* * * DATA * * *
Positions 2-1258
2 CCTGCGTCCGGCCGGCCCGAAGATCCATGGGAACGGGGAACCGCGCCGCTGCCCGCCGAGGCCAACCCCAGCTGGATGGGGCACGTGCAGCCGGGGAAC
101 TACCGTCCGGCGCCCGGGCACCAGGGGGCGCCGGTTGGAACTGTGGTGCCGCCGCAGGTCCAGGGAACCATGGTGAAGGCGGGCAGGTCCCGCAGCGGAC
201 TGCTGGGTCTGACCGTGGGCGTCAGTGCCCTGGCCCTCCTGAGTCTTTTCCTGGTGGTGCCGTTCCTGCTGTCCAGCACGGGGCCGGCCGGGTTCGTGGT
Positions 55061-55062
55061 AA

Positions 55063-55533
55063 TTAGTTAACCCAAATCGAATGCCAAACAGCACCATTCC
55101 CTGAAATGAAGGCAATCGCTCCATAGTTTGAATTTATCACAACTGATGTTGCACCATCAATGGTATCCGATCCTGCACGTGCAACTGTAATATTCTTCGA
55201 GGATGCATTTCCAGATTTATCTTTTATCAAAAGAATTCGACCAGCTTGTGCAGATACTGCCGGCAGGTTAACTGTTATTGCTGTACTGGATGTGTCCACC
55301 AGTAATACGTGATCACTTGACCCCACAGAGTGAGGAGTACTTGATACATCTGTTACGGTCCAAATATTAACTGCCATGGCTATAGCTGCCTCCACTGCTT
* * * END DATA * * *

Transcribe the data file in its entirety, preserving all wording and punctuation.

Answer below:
Positions 2-1258
2 CCTGCGTCCGGCCGGCCCGAAGATCCATGGGAACGGGGAACCGCGCCGCTGCCCGCCGAGGCCAACCCCAGCTGGATGGGGCACGTGCAGCCGGGGAAC
101 TACCGTCCGGCGCCCGGGCACCAGGGGGCGCCGGTTGGAACTGTGGTGCCGCCGCAGGTCCAGGGAACCATGGTGAAGGCGGGCAGGTCCCGCAGCGGAC
201 TGCTGGGTCTGACCGTGGGCGTCAGTGCCCTGGCCCTCCTGAGTCTTTTCCTGGTGGTGCCGTTCCTGCTGTCCAGCACGGGGCCGGCCGGGTTCGTGGT
Positions 55061-55062
55061 AA

Positions 55063-55533
55063 TTAGTTAACCCAAATCGAATGCCAAACAGCACCATTCC
55101 CTGAAATGAAGGCAATCGCTCCATAGTTTGAATTTATCACAACTGATGTTGCACCATCAATGGTATCCGATCCTGCACGTGCAACTGTAATATTCTTCGA
55201 GGATGCATTTCCAGATTTATCTTTTATCAAAAGAATTCGACCAGCTTGTGCAGATACTGCCGGCAGGTTAACTGTTATTGCTGTACTGGATGTGTCCACC
55301 AGTAATACGTGATCACTTGACCCCACAGAGTGAGGAGTACTTGATACATCTGTTACGGTCCAAATATTAACTGCCATGGCTATAGCTGCCTCCACTGCTT